In particular, new coastal flooding maps from the Federal Emergency Management Agency (FEMA), while a great improvement over previous versions, do not integrate future sea-level rise, which is accelerating due to climate change.

Future sea-level rise will be significant for New Jerseyans. Ken Miller and Robert Kopp at Rutgers University project that local sea levels will rise about 1.3 feet by 2050 and about 3.1 feet by 2100 from their present-day levels. These are best-estimate projections and actual sea-level rise may be higher or lower. Because buildings and infrastructure along the coast are intended to last for decades, this information is crucial for sound long-term planning.

Please see detailed background information about the new maps and rising seas below. We hope you can integrate it into stories about rebuilding so people are aware that future sea-level rise poses additional risks to the state that are not fully accounted for in the new maps.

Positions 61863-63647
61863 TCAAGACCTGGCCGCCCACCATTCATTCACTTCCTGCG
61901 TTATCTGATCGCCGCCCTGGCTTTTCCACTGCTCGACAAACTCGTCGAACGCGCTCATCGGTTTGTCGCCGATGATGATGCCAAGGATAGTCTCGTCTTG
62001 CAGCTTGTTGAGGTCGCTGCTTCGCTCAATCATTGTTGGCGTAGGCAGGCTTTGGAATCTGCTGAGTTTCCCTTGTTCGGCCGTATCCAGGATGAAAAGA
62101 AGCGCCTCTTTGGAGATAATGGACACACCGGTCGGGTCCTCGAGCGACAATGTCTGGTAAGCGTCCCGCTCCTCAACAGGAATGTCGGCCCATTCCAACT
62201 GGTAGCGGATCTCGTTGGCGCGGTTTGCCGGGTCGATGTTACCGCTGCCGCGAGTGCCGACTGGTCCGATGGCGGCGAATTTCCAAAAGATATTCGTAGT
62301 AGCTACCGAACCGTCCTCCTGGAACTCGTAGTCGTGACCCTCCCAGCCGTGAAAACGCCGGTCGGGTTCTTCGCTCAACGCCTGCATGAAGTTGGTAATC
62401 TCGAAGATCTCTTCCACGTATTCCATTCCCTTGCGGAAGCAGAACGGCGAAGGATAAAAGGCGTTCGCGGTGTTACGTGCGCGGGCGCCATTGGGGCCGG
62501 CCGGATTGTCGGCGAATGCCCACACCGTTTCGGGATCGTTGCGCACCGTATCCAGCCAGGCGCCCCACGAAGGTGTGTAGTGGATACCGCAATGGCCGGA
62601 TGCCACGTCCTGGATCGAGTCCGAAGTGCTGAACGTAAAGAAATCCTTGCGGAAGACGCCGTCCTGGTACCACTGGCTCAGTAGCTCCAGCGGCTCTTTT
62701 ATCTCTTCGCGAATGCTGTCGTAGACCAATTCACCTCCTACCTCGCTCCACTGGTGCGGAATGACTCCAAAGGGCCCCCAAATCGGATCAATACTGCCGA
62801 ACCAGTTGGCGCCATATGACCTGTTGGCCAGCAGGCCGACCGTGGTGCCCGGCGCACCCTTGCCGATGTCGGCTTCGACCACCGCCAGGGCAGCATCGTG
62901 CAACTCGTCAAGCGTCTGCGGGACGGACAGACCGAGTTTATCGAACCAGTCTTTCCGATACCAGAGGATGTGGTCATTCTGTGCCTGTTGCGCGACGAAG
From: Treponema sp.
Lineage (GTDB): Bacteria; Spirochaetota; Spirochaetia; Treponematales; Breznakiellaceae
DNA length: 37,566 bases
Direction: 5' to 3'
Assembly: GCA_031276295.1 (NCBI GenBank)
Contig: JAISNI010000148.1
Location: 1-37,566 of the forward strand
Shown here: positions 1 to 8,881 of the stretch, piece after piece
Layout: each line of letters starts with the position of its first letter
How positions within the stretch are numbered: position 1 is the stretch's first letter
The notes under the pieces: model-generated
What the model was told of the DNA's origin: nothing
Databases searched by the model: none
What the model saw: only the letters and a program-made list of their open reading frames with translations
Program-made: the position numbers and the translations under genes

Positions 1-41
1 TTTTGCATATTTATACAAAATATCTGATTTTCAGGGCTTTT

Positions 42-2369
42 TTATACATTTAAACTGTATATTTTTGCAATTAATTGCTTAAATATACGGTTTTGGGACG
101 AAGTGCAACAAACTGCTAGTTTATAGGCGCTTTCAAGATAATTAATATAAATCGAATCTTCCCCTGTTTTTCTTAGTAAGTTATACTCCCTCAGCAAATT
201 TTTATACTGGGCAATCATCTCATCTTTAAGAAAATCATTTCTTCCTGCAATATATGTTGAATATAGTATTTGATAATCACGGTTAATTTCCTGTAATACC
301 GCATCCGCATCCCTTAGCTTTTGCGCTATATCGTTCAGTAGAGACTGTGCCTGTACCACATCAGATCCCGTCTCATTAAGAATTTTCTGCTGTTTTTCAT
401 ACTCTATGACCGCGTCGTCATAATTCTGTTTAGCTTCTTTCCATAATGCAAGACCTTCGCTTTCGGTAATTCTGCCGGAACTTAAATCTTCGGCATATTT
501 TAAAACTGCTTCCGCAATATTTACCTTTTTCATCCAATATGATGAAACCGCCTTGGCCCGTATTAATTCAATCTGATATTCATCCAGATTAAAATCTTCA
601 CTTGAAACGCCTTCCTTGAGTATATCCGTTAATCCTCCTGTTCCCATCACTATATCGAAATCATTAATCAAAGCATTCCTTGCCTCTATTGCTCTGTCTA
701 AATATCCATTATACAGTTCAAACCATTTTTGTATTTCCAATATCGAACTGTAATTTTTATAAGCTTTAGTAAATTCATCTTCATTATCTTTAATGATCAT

New flood maps from FEMA

New Jersey Governor Chris Christie announced on January 24th that the state would adopt new rules for building standards. Buildings will need to be reconstructed based on elevation recommendations embedded in new FEMA flood risk maps.

Although the new maps are in draft form, they provide crucial information for reconstruction and development decisions in communities struck by Sandy. The maps that have been released are an updated version of ones that have been in use since 1985. The new maps use the best available historical data to estimate flood risks, which have increased and are likely to affect more regions further inland.